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Wednesday, January 18, 2012

A Canadian with divided loyalties as leader of the opposition?

Iagree with Prime Minister Stephen Harper who made it clear where he stands regarding political leaders holding dual citizenship. The Prime Minister reportedly said, “In my case, I’m very clear: I’m a Canadian and only a Canadian.” The PM’s words came after Quebec broadcaster TVA revealed MP and NDP leadership contender, Thomas Mulcair, holds joint Canadian-French citizenship.

According to TVA’s report, Mr. Mulcair was born in Ottawa, but became eligible for French citizenship when he married his wife Catherine who was born in that country. TVA said his two children are also dual citizens.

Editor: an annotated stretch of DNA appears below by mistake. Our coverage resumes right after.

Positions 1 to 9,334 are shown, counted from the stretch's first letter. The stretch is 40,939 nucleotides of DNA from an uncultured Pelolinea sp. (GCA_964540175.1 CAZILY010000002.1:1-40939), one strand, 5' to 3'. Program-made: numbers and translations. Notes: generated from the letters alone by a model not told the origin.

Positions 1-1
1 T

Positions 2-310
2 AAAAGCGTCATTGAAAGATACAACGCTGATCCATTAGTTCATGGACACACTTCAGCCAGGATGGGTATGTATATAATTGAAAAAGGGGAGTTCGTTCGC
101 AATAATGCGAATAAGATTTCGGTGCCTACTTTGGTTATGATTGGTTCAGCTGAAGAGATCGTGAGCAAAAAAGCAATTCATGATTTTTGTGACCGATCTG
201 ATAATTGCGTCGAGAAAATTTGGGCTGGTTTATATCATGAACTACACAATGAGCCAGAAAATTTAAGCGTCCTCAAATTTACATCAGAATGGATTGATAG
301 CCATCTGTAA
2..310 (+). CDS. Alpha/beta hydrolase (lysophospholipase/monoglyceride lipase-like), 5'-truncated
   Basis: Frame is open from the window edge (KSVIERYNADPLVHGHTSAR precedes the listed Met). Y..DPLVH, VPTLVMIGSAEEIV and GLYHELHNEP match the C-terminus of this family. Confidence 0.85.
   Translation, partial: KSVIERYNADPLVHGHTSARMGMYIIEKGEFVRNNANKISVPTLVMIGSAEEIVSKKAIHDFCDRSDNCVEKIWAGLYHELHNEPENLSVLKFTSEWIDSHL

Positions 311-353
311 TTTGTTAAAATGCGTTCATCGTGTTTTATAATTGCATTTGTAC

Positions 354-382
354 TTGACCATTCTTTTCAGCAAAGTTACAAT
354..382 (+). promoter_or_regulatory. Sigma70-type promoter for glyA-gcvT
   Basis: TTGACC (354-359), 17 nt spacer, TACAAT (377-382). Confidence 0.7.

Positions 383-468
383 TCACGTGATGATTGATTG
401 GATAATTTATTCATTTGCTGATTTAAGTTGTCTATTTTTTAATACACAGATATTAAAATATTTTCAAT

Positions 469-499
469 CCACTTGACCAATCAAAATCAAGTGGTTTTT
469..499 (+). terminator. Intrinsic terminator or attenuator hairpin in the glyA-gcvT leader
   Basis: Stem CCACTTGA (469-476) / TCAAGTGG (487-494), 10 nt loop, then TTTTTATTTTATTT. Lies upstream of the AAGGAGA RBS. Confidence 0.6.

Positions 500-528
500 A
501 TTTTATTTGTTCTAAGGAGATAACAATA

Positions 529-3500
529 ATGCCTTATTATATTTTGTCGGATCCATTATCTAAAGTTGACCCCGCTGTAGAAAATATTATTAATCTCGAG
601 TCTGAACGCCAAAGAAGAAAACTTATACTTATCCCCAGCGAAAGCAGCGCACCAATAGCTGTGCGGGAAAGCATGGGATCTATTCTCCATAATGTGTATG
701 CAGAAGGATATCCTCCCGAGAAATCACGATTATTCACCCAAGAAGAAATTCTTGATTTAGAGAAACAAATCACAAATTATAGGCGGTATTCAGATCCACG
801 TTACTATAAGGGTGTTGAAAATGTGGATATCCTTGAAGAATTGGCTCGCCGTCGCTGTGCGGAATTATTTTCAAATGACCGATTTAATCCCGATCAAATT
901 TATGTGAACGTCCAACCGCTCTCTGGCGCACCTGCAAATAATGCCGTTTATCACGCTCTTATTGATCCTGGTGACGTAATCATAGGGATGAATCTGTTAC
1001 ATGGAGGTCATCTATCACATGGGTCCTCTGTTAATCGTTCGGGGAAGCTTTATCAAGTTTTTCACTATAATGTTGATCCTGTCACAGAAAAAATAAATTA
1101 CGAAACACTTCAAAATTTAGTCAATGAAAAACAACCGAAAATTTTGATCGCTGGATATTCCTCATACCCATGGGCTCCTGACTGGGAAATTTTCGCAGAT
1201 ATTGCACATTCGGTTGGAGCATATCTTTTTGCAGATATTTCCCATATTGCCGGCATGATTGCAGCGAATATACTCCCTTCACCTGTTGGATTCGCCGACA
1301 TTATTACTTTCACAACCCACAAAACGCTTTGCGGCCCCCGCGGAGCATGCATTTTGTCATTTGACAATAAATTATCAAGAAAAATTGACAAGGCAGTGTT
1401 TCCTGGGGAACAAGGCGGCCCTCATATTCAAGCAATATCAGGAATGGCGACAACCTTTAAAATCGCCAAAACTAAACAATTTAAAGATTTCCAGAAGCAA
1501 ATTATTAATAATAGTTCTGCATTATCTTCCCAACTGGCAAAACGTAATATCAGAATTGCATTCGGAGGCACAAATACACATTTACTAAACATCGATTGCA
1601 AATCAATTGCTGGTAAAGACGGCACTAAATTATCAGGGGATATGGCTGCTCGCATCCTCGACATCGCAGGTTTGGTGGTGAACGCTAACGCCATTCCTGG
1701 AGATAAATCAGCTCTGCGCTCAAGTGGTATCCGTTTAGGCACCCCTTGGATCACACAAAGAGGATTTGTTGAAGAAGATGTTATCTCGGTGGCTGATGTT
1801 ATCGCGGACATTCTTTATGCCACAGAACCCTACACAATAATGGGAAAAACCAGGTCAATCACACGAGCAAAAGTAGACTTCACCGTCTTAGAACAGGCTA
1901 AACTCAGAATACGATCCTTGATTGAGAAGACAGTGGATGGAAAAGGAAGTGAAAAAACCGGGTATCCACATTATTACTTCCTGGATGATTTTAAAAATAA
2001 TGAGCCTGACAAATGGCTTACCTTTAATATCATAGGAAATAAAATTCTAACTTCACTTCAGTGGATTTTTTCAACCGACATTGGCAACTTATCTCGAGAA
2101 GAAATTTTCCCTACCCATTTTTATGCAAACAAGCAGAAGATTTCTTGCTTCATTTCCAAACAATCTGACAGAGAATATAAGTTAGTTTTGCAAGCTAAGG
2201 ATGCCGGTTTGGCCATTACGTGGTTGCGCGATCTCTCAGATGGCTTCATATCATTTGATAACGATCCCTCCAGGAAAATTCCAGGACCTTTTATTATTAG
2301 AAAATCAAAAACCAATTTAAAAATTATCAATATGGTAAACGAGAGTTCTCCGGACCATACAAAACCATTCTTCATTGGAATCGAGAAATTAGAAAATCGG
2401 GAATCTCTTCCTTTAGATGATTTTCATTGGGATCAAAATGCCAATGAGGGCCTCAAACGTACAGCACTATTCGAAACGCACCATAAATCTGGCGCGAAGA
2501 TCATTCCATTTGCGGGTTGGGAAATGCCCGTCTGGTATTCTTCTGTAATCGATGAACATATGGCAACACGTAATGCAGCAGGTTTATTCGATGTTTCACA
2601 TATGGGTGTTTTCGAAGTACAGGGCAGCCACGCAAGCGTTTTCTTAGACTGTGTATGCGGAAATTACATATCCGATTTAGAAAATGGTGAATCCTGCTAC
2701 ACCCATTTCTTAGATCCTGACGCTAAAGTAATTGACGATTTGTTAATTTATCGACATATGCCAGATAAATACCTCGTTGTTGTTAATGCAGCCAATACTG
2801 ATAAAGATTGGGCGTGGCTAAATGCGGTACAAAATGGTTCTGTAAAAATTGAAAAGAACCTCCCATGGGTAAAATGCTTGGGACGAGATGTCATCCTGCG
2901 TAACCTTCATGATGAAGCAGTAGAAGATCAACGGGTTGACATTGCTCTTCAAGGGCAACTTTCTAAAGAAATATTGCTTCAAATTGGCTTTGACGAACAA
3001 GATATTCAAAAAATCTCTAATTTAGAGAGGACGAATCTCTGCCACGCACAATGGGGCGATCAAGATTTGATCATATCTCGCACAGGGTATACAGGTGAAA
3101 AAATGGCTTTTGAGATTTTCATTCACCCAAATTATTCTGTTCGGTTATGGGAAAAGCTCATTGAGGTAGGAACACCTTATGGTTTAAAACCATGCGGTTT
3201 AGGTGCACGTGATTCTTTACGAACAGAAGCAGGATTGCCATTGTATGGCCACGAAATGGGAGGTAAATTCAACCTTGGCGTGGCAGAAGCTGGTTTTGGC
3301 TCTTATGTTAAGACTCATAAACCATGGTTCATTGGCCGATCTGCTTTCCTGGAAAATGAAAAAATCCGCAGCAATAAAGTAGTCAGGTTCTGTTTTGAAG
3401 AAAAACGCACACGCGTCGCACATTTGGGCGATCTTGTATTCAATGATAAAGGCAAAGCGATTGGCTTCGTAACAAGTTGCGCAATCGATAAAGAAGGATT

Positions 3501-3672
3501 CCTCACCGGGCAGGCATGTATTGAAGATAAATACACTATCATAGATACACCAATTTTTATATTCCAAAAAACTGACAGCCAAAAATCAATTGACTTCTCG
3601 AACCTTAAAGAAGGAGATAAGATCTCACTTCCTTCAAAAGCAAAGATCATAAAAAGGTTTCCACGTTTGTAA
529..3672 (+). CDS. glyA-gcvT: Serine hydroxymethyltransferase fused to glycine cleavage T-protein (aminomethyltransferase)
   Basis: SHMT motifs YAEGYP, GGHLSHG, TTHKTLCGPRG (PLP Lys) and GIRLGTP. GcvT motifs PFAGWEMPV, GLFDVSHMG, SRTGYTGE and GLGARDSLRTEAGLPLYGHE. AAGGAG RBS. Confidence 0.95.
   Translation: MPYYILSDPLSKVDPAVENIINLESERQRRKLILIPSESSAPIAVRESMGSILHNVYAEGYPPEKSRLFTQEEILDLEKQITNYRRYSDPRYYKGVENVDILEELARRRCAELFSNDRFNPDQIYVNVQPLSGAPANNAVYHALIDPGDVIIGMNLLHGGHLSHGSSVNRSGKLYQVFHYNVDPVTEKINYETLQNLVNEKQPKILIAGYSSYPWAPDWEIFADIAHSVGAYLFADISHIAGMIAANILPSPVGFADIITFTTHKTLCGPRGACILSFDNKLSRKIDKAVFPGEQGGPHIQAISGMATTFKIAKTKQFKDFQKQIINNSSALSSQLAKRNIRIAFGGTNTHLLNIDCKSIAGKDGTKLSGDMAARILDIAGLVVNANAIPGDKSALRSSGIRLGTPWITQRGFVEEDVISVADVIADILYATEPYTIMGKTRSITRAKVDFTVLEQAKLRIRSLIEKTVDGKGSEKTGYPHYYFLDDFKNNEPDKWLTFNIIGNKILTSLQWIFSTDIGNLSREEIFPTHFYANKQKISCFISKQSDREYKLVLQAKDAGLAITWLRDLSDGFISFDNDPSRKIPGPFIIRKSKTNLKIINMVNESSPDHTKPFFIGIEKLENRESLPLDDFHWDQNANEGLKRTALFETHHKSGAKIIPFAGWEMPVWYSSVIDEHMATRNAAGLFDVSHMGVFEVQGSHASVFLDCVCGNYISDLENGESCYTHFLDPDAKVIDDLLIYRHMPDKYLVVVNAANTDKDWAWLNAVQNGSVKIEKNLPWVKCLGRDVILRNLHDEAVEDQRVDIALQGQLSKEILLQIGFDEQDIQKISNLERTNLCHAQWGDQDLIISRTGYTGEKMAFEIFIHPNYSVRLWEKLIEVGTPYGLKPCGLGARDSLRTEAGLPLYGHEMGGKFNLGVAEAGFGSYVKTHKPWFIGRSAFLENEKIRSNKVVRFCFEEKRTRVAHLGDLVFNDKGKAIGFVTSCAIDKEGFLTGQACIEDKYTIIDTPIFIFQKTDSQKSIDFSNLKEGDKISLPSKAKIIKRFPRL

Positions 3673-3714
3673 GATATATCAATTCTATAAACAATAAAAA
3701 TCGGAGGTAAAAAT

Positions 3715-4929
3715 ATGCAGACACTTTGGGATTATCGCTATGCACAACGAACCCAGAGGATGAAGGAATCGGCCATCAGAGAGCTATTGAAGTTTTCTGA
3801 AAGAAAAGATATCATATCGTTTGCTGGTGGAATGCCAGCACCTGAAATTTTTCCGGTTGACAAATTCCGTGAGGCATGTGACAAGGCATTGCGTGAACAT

Like so many other Canadians, I am very uncomfortable with the idea that the leader of a major federal party, who could some day be prime minister, would hold allegiance to another country. I felt that way in 2008 when I learned former Liberal leader Stéphane Dion held dual Canadian-French citizenship, and I haven’t changed my mind.

I have retained a great deal of affection towards the two other countries of which I was once a citizen. When I became a Canadian, however, I went all-in—no divided loyalties for me.

It’s a bit like marriage, isn’t it? You say “I do,” and forsake all others.

© 2012 Russell G. Campbell

1 comment — This is a moderated blog and comments will appear when approved. Please don’t resubmit if your comment doesn’t appear immediately, and please do not post material that is obscene, harassing, defamatory, or otherwise objectionable.

  1. I couldn't agree with you more, Russ. When I became a Canadian citizen I renounced allegiance to my home country. It is Canada where I became who I am. I would expect that same undivided loyalty from anyone seeking to govern my country.

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